Running a subway system for maximum efficiency seems like an easy job, right? You tell your train drivers to go as fast as is safely possible, and you move the largest number of people in the shortest amount of time.
But an international team of transportation researchers has found that that's not the whole story - you need to consider where people go when they leave the station. In London, a sizeable chunk of people get into cars for the last leg of their commute, which changes the calculation totally.
To get the most people home as fast as possible, it turns out that it actually makes sense to slow down the Underground a little. Why? Because delivering loads of people onto London's roads as fast as possible is a recipe for massive traffic congestion. If trains ran slower, then congestion wouldn't build up and the journey home would be much less stressful for everyone.
How much slower?
Subway trains currently run on average at 21 miles per hour. The team's calculations, performed using data from OpenStreetMap and a mathematical model, show that in London a speed of 13 miles per hour would be optimal, due to the Underground's decentralised nature.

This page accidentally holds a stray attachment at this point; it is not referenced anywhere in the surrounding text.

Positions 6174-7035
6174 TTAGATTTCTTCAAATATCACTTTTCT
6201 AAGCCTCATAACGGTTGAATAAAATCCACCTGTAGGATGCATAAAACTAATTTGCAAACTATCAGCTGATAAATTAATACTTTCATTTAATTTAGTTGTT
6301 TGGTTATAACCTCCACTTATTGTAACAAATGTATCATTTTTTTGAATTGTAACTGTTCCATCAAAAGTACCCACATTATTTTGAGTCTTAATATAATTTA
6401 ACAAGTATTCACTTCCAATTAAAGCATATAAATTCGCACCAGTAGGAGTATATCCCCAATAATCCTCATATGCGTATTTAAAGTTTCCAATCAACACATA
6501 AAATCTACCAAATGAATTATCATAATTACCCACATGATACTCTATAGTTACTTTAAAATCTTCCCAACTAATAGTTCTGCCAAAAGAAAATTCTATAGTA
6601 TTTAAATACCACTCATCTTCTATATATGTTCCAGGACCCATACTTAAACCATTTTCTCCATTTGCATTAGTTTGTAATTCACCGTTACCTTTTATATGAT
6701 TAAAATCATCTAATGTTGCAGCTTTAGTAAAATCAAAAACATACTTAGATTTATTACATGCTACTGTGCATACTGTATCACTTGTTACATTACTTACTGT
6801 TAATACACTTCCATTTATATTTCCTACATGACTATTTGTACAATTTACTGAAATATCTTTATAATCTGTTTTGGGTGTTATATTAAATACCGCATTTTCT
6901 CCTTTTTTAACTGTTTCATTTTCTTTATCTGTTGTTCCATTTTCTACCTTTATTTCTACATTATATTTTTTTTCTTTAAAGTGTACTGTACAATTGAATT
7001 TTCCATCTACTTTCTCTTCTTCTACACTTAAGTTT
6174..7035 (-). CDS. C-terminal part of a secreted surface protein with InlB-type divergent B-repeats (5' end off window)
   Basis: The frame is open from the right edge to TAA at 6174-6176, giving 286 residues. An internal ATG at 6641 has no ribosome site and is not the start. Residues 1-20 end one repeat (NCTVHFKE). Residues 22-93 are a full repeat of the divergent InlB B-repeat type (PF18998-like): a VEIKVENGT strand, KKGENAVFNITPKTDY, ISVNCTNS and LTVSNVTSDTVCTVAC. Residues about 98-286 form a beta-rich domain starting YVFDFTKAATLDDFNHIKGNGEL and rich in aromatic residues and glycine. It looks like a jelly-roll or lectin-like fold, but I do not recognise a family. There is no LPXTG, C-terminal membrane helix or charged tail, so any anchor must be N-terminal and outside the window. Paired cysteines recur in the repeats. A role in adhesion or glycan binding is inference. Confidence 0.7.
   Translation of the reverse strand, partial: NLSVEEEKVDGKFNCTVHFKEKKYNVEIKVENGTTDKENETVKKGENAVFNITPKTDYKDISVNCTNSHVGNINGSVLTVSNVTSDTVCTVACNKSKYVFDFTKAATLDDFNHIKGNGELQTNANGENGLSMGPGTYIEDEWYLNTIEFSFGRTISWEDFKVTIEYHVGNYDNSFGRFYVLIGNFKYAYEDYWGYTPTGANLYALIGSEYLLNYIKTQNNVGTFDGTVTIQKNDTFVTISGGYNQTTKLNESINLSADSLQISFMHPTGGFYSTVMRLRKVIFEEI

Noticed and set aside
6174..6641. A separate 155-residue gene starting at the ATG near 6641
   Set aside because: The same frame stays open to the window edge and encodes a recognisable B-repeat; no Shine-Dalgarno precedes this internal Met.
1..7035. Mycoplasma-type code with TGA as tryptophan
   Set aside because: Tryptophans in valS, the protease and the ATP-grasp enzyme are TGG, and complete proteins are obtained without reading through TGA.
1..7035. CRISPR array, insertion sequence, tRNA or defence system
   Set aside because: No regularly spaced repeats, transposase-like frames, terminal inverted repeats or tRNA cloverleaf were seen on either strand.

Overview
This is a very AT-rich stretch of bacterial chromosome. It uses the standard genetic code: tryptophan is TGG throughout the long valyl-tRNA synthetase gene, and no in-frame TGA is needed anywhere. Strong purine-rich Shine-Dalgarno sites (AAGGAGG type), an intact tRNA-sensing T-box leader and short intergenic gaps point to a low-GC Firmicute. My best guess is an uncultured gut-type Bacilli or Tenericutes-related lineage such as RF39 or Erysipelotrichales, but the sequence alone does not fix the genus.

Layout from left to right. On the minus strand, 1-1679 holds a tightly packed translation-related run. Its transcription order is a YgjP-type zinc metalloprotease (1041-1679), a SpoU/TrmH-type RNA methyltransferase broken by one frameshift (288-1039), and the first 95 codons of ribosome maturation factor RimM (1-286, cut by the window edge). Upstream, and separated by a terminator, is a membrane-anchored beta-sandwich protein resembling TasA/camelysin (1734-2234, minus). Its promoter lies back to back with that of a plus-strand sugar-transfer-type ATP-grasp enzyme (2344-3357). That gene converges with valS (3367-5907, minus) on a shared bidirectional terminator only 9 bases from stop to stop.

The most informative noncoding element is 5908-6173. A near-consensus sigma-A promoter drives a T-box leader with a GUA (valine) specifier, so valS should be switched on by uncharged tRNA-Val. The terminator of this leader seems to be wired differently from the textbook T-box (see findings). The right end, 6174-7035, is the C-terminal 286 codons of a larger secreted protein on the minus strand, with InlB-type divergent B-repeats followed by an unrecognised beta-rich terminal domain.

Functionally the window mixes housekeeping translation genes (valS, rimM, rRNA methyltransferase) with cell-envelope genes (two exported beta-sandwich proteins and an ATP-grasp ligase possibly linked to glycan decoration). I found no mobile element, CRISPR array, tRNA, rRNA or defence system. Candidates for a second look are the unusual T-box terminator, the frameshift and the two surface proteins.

In New York, however, the subway system is much more centralised and traffic congestion is always terrible, so it still makes sense just to run the trains as fast as possible.
"Even if these studies are still very theoretical, they show convincingly that reasoning with only one transportation mode can be extremely misleading," the researchers wrote in a paper in the journal Interface. "Policymakers cannot limit themselves to a single aspect of an urban system without risking making decisions that are locally correct but globally wrong."